Both BigCommerce and Squarespace provide POS features, but BigCommerce’s offering is more flexible — you can use quite a few different POS systems with it (including Square, Vend and Clover). Squarespace, by contrast, limits you to using Square (and only in the US).
The wider range of POS integrations for BigCommerce also means that you can use more hardware with the platform than Squarespace (barcode scanners, receipt printers etc.). With Squarespace, you’re currently limited to using a smartphone and the Squarespace Commerce app to take payment at point of sale.
Dropshipping in Squarespace vs BigCommerce
Many people who get involved with e-commerce do so because they want to start dropshipping products.
Dropshipping is a method of selling online where you don’t keep what you’re selling in stock — rather, you take an order, send it to a supplier, and they deliver the goods to the client. Your online store, in effect, becomes a middle man for another business.
If you’re interested in starting a dropshipping business, then BigCommerce is a better bet than Squarespace. With BigCommerce there are a quite a few dropshipping apps available to help you source and sell inventory; but there’s no easy equivalent way of dropshipping in Squarespace.
That said, if you’re interested in selling print-on-demand products, Squarespace’s Printful integration could help.
You could potentially dropship other products with Squarespace though by using an e-commerce platform like BigCommerce, Shopify or Ecwid to host your collection of dropshipped products, and then embeding them onto your site site using a code snippet. Doable, but not ideal, as you end up running two separate platforms.
SEO in BigCommerce vs Squarespace
BigCommerce handles search engine optimisation (SEO) better than Squarespace.
First, BigCommerce refers to the core SEO elements by their proper names; this is always not the case with Squarespace. In BigCommerce, you’re dealing with titles, meta descriptions, alt text — all the proper SEO terminology you’d expect.
By contrast in Squarespace you often encounter things like ‘captions’, ‘descriptions’ and ‘excerpts’ — all of which can be used for SEO purposes, but depending on the content type and template used, can also end up visible on your website.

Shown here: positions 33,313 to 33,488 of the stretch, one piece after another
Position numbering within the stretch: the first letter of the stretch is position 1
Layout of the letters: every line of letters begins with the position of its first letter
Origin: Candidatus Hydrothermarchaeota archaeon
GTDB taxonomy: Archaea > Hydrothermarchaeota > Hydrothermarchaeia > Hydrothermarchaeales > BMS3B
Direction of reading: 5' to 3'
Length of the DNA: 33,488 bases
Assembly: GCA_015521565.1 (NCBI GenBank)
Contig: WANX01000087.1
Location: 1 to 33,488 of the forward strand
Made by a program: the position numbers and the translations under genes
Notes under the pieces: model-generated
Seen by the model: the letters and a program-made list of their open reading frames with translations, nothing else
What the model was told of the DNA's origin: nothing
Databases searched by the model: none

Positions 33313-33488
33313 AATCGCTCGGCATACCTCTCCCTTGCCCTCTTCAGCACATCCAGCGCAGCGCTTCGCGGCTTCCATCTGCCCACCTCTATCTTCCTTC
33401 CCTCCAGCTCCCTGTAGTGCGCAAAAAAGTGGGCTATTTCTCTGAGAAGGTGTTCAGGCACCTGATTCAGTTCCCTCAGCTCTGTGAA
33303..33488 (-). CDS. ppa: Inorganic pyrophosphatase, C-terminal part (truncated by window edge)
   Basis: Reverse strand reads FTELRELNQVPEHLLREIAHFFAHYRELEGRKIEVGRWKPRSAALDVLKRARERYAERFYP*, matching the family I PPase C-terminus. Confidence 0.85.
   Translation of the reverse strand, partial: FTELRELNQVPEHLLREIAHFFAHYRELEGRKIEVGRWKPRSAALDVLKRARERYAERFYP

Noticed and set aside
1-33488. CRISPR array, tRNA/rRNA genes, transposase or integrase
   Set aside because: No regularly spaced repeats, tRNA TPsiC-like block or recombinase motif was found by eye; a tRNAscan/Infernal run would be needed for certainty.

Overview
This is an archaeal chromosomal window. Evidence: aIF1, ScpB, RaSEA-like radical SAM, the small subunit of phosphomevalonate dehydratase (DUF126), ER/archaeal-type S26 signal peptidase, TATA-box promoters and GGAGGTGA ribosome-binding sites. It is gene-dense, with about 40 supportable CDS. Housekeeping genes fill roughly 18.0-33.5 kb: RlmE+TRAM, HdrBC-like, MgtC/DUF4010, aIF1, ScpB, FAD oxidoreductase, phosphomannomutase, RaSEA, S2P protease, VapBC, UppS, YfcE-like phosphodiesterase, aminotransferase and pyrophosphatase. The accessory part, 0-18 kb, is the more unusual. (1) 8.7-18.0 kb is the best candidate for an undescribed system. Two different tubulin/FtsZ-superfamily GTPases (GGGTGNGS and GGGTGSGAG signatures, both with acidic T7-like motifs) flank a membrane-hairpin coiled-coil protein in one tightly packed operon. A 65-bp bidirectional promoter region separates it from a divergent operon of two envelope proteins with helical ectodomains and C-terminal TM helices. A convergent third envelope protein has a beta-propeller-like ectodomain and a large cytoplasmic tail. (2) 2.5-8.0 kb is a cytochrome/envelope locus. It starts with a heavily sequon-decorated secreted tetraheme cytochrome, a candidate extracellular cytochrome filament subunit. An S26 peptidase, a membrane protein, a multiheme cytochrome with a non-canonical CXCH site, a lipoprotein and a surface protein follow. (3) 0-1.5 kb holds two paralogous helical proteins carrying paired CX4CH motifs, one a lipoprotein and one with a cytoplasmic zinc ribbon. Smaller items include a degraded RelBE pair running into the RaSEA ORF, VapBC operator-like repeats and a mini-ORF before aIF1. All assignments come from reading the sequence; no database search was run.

Second, creating 301 redirects (which notify search engines that the URL of a page has changed and to update their serach results accordingly) is a simpler affair in BigCommerce. The interface for doing so is easier to use than the Squarespace equivalent, and you can also use it to create ‘dynamic’ redirects, which will update themselves to reflect any future changes to location of the page that you’re creating the redirect for.
Thirdly, BigCommerce integrates AMP — accelerated mobile pages — better. AMP is a format which massively speeds up delivery of web pages on mobile devices, something which can boost performance of a website in search results; although you can use AMP with Squarespace, it’s limited to blog pages. BigCommerce, by contrast, allows you to use AMP on any page type (depending on template — AMP is facilitated on all the free BigCommerce templates, and a selection of the paid ones).
Fourth, BigCommerce allows you to create a simpler and ‘cleaner’ URL structure for products — something which Google prefers. In BigCommerce, you have total control over the format of your URL, but Squarespace product and blog post URLs always involve a prefix (of ‘products’ or ‘blog’ respectively).
And finally, BigCommerce makes use of Akamai Image Manager. This automatically optimizes each image you upload for the best combination of size, quality, and file format suited for each image and device — and makes your site load faster (something that search engines approve of).
Adding product reviews
Both BigCommerce and Squarespace allow you to add a ‘review product’ option to your store items. However, with BigCommerce this functionality is built in – on Squarespace you will need to use a third-party tool (which might not be a bad idea if it’s something like Disqus).